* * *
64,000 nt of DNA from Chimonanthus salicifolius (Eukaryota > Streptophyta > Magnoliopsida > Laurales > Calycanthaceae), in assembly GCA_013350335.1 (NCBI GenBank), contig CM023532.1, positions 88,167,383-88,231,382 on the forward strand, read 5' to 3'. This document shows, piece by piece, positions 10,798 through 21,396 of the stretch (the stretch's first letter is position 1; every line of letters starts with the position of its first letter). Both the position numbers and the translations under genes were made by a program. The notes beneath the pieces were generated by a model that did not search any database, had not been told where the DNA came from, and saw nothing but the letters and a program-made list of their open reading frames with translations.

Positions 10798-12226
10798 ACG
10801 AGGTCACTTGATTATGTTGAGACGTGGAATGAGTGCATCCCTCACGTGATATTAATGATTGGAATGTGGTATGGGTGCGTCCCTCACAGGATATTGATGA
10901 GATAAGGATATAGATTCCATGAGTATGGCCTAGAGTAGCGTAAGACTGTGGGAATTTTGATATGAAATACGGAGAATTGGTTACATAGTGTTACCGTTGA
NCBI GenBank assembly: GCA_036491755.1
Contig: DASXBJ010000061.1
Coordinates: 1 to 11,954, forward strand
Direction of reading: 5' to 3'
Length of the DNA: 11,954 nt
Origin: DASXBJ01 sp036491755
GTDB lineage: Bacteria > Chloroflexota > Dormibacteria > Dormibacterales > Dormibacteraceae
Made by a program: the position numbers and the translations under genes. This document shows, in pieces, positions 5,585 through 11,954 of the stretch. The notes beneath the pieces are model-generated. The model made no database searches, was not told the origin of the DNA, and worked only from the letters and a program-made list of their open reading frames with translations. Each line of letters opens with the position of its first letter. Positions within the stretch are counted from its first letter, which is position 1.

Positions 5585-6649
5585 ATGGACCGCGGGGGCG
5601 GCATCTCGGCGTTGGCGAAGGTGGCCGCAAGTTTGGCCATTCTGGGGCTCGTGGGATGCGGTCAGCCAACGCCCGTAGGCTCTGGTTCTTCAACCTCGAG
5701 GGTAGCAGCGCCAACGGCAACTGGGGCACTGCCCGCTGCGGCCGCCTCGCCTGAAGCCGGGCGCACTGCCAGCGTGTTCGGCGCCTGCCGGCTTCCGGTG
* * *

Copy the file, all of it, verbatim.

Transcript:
64,000 nt of DNA from Chimonanthus salicifolius (Eukaryota > Streptophyta > Magnoliopsida > Laurales > Calycanthaceae), in assembly GCA_013350335.1 (NCBI GenBank), contig CM023532.1, positions 88,167,383-88,231,382 on the forward strand, read 5' to 3'. This document shows, piece by piece, positions 10,798 through 21,396 of the stretch (the stretch's first letter is position 1; every line of letters starts with the position of its first letter). Both the position numbers and the translations under genes were made by a program. The notes beneath the pieces were generated by a model that did not search any database, had not been told where the DNA came from, and saw nothing but the letters and a program-made list of their open reading frames with translations.

Positions 10798-12226
10798 ACG
10801 AGGTCACTTGATTATGTTGAGACGTGGAATGAGTGCATCCCTCACGTGATATTAATGATTGGAATGTGGTATGGGTGCGTCCCTCACAGGATATTGATGA
10901 GATAAGGATATAGATTCCATGAGTATGGCCTAGAGTAGCGTAAGACTGTGGGAATTTTGATATGAAATACGGAGAATTGGTTACATAGTGTTACCGTTGA
NCBI GenBank assembly: GCA_036491755.1
Contig: DASXBJ010000061.1
Coordinates: 1 to 11,954, forward strand
Direction of reading: 5' to 3'
Length of the DNA: 11,954 nt
Origin: DASXBJ01 sp036491755
GTDB lineage: Bacteria > Chloroflexota > Dormibacteria > Dormibacterales > Dormibacteraceae
Made by a program: the position numbers and the translations under genes. This document shows, in pieces, positions 5,585 through 11,954 of the stretch. The notes beneath the pieces are model-generated. The model made no database searches, was not told the origin of the DNA, and worked only from the letters and a program-made list of their open reading frames with translations. Each line of letters opens with the position of its first letter. Positions within the stretch are counted from its first letter, which is position 1.

Positions 5585-6649
5585 ATGGACCGCGGGGGCG
5601 GCATCTCGGCGTTGGCGAAGGTGGCCGCAAGTTTGGCCATTCTGGGGCTCGTGGGATGCGGTCAGCCAACGCCCGTAGGCTCTGGTTCTTCAACCTCGAG
5701 GGTAGCAGCGCCAACGGCAACTGGGGCACTGCCCGCTGCGGCCGCCTCGCCTGAAGCCGGGCGCACTGCCAGCGTGTTCGGCGCCTGCCGGCTTCCGGTG